Whenever someone talks about Kevin Durant, they bring up what he is capable of doing a lot more than they bring up what he actually does. I could retire if I had a dollar for every time Stephen A. Smith has said “6-foot-11, can pull up from 30.” But he doesn’t actually get the job done very often.
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People constantly overstate how good Durant is both in terms of today’s NBA and their rankings of the best players of all time because he’s a great scorer and shooter… that is also tall.
As you’re probably well aware, both of his championships came after joining a team that went 73-9, eliminated his own team from the playoffs, and was one year removed from winning a championship. Since leaving the Warriors, Durant has been teammates with Kyrie Irving, James Harden, Chris Paul, and Devin Booker. No other player has come close to having that amount of talented teammates in the past three years.
KD lacks a signature playoff moment
Apart from that one long-distance dagger against the Cavs in the finals, he doesn’t have any signature playoff moments that come to mind. Scoring is obviously the most important skill an NBA player can have with the way the rules favor offense, but that ability causes people to overlook his drawbacks. He shows flashes of good defense at times but by and large, isn’t great. He’s not a particularly good rebounder for a 7-footer. He doesn’t create that many shots for others. And a lot of times he’s pretty inefficient.
To be fair, players that are expected to take a lot of shots can’t really sustain efficient shooting numbers for long. And you’re not really expected to be a great defender when you’re also the team’s first option on offense.
That being said, it was Durant’s offense that failed him in their series loss against the Nuggets. It took him 23.2 shots per game to score 29.5 points per game.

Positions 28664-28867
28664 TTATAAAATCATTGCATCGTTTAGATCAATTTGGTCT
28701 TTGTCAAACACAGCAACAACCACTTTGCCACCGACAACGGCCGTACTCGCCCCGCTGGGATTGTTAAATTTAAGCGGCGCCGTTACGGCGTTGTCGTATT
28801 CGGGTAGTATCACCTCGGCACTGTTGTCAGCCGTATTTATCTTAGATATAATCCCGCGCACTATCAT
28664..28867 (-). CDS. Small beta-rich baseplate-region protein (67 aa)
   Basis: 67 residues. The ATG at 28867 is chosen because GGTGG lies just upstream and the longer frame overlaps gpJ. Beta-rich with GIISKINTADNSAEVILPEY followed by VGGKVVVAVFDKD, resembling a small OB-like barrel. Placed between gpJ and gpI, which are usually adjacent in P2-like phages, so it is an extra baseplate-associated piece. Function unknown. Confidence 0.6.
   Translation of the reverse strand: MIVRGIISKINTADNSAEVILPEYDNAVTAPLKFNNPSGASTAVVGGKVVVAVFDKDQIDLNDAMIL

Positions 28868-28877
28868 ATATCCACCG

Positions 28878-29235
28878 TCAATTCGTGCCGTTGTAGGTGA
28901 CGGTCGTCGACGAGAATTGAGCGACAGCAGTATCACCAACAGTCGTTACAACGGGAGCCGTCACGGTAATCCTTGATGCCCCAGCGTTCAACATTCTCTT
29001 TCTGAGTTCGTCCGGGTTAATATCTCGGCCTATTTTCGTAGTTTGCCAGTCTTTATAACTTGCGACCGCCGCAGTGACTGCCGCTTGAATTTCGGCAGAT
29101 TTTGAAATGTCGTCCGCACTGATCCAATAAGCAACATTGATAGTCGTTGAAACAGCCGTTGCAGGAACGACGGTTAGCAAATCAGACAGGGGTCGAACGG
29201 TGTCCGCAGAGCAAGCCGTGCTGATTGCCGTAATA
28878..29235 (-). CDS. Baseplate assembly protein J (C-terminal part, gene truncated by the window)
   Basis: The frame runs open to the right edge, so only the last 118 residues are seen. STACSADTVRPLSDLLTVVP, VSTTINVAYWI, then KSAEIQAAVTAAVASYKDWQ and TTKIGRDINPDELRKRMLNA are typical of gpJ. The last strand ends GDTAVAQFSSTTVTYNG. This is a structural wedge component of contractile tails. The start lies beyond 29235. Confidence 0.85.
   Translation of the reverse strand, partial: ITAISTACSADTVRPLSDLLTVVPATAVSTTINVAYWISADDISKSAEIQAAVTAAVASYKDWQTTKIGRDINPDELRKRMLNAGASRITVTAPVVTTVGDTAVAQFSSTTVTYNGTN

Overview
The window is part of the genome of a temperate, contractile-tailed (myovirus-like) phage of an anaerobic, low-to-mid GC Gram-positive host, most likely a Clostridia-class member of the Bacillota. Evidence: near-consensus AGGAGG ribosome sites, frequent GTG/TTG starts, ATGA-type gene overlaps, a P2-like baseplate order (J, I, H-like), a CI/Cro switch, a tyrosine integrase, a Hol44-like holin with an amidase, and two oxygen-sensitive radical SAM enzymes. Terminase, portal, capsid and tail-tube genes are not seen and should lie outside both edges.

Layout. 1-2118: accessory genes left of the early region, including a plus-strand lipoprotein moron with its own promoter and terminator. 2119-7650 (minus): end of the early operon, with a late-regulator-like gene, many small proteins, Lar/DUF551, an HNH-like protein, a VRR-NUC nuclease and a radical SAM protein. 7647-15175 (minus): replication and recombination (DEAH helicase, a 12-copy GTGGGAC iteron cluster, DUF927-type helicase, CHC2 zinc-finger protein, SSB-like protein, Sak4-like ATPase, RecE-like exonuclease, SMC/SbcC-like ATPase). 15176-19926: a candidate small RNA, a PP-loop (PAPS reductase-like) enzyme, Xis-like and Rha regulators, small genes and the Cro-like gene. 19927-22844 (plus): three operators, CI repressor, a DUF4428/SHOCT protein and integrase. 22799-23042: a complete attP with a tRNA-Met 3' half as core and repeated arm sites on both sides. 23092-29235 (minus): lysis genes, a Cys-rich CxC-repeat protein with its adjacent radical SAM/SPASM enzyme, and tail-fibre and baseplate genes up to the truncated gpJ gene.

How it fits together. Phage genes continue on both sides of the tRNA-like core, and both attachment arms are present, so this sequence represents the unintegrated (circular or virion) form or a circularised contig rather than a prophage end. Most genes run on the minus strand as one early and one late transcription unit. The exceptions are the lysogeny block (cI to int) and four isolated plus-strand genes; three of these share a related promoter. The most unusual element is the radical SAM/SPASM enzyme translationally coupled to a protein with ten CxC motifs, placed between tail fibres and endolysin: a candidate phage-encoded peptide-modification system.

There’s a crazy revisionist history about him. When he was traded to the Suns earlier this season, it was unilaterally declared a super team and the favorite to win the title. Now some are saying that they need to build around Durant with more “defense and role players.”
He joined a team with two other all-stars and a recent No. 1 pick. When is he finally going to get some help? Durant made six three-pointers in the entire series. He needs to start helping himself.
Since leaving the Warriors, he’s been on two super teams that have failed to even reach the conference finals, let alone win a championship. He was not the best player on those Warriors championship teams even if he won finals MVP both times.
About a year ago, Draymond Green said that Steph Curry was double-teamed seven times as much as Durant during the 2017 and 2018 finals. The ever-defensive Durant said this was “100 percent false.” I mean, I guess he’s technically right. It wasn’t seven times as much, but Curry was doubled more. Even then head coach of the Cavaliers has since said that was his plan.
Curry has won a championship before Durant arrived in Golden State and after he left, but some people still insist that he needed Durant. And although the Warriors are currently trailing the Lakers 3-2 in their series, there’s a chance they could come back and advance further in the playoffs than the Suns.
Yes, Kevin Durant is a great player, but not as great as many people say because they’re grading him on a curve. The argument as to why Durant is better than Curry pretty much begins and ends with “he’s taller.” The fact that he COULD shoot over anybody and carry a team, doesn’t mean he actually does it. No other superstar gets that level of benefit of the doubt. At no point in time was the taller Khris Middleton the best player in the world.
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